This train rolled through major universities in Canada in 2016 and 2017, all getting on board with “modernizing” their commitments to free expression, and affirming their commitment to select the right culture. Consider the University of Regina’s commitment to “Indigenize the university,” referring to the “transformation of academic programs with an aim of both re-centering Indigenous content, epistemology and pedagogy and through academic program decolonization.”11 Almost all institutions have some version of this openly in their top priorities on their websites. One needn’t even be critical of indigenization or indigenous cultures to understand that it is quite a bold step for a university to start concerning themselves with institutional cultural activism. You can both love indigenous cultures and see their expansion as a concern best left unenforced by public universities.
So far, I have not made any claims about what a university should be. That was not the point. I merely told you the truth of what a university now is. If nothing else, it should now be established that the older definition of “university” that we colloquially think about no longer applies in practice. And thus, the question of whether students should be policed off-campus needs to be treated carefully. Care must be paid to the separation of what actions we want our universities to take in modern circumstances, and what principles we want them to hold. The distinction matters in how we will navigate this issue and what alternatives we will find available.
Off-Campus Policing of Student Conduct
Canadian universities still care about open inquiry and knowledge production, just no longer as the primary objective. This essay is not meant to impugn the utility of universities. Universities are still responsible for great strides in medical technology and scientific advancement, for example. It is just no longer the main focus. The modern university now sees innovation and debate as a lucky side effect that follows wherever smart, curious people assemble.
Today, policies everywhere focus on giving administrators extensive tools to police conduct of students, even when that conduct is fully lawful, when it consists solely of conversations, and when the offence is made up on the spot, deemed a harm to reputation ad hoc. Our institutions are now openly selecting and enforcing certain cultures, and rapidly expanding their toolkit to interfere with the intellectual and political freedom of their students. Sometimes polices are explicit about how far the policing can reach, and other times problematic content is shoehorned into “reputation damage,” or “undermining the dignity” of students, or running contrary to the execution of the university’s mandate. Regardless of the route and exact wording, the reach is far.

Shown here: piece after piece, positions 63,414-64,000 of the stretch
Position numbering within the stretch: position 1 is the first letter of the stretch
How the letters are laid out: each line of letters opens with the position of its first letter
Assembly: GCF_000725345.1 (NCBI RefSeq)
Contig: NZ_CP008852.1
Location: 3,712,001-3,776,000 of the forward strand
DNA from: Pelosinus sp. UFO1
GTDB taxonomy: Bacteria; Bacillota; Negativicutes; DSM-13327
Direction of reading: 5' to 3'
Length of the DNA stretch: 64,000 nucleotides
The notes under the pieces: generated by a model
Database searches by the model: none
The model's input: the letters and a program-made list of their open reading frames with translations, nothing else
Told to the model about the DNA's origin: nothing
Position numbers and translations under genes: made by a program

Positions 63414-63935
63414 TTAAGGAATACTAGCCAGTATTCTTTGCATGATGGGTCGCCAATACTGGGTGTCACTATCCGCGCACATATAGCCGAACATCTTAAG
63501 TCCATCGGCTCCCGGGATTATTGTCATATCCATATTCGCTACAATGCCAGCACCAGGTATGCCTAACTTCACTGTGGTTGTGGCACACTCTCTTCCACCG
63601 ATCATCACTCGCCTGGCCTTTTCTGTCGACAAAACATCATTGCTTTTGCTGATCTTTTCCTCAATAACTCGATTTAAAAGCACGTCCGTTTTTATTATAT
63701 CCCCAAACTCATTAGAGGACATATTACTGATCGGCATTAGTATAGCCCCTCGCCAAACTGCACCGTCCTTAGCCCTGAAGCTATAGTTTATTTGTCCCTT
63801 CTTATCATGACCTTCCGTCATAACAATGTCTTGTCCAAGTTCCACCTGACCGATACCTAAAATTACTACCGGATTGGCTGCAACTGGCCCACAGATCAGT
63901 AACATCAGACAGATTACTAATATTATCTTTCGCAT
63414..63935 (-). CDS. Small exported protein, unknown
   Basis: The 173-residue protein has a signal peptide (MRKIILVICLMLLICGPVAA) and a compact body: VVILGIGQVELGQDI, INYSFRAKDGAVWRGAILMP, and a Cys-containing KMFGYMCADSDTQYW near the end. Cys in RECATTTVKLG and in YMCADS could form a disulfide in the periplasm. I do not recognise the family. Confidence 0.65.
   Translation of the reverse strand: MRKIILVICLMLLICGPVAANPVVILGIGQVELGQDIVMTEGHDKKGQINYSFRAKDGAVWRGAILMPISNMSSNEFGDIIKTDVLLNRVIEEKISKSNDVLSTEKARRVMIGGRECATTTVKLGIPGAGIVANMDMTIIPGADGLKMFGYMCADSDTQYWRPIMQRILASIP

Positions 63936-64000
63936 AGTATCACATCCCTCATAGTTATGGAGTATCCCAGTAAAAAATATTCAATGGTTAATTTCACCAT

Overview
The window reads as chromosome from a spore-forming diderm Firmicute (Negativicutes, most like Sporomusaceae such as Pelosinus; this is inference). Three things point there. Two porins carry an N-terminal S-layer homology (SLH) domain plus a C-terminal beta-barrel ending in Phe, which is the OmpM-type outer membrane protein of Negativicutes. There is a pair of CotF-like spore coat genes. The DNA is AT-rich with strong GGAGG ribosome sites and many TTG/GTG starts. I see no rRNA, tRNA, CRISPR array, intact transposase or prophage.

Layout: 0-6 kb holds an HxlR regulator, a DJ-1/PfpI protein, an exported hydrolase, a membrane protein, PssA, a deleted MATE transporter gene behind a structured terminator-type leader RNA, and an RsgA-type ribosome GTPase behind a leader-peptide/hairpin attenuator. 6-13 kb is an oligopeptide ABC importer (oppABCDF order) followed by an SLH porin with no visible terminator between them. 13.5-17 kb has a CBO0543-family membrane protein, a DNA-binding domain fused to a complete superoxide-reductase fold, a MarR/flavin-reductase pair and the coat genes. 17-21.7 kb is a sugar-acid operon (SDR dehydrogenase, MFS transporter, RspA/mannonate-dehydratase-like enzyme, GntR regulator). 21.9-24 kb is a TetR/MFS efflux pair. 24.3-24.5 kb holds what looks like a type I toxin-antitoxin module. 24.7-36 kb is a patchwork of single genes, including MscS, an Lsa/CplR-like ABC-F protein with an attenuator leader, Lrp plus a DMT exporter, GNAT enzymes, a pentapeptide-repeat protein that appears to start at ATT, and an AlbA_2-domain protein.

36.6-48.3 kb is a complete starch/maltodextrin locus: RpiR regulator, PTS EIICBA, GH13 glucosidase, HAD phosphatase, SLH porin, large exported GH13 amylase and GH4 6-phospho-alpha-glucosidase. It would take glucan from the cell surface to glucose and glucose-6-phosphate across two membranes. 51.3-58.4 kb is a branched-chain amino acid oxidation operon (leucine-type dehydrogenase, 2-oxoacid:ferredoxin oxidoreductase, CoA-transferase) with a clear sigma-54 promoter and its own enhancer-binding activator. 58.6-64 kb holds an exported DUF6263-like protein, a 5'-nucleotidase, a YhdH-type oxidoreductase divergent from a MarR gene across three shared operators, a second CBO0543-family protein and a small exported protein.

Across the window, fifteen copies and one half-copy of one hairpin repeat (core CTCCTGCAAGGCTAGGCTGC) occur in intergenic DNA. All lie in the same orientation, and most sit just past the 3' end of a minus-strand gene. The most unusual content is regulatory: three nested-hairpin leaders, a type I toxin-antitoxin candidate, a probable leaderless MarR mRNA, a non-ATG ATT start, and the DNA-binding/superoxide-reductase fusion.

A look at universities’ policing of behaviour would not be complete without explaining the immense flexibility and arbitrariness of the process. I served on the highest academic governing board at the University of Alberta from 2015 to 2018, including two terms on their most senior committee, and watched firsthand the new priorities become more public. After the territorial acknowledgements, Cree prayers, and smudging ceremonies to cleanse our spirits, the group starts to discuss how it can prevent harm. Harm, naturally, is not defined. It would be most unwise for the university to give it a definition. This creates a conviction shortcut, a logical leap meant to allow the community to be policed more easily. It works like this:
First a concept is established in the policies as inherently bad and to be avoided at all costs, and it is named “harm” or “unethical conduct” or something similar. Everyone discusses how bad it is to do harm and how the university must place harm-avoidance at the top of its priority list. The concept remains undefined. Second, it is written in codes of conduct that one is not to do harm. This affects research approvals, personal conduct, and expressed thoughts. Expected punishments are laid out in writing to warn those who might consider doing harm. Thirdly, when a problematic behaviour that stands in the way of cultural activism arises, an argument is prepared by the administration opining that the behaviour caused subjective harm to a certain group. The evidence tendered is a statement from the offended group saying they felt harmed, or, often, a statement from a third party declaring that the group must have felt harm. Again, it is crucial that “harm” remained undefined. It is enough that it was felt (or felt on their behalf). And finally, the shortcut is completed, forcing a conviction by matching the “harm” claimed to be subjectively felt by the offended group, to the “harm” that is prohibited in the relevant code of conduct. The convicted person is told they were warned in writing not to cause harm, but they did it anyway. Sanctions are levied. If the person can be brought to see things correctly and get on board with the inquisition, they may get off the hook with some sensitivity training and an apology for the harm. If they point out the flawed process, they are removed. At no point does the university indulge discussion of why the “harm” claimed was actually bad.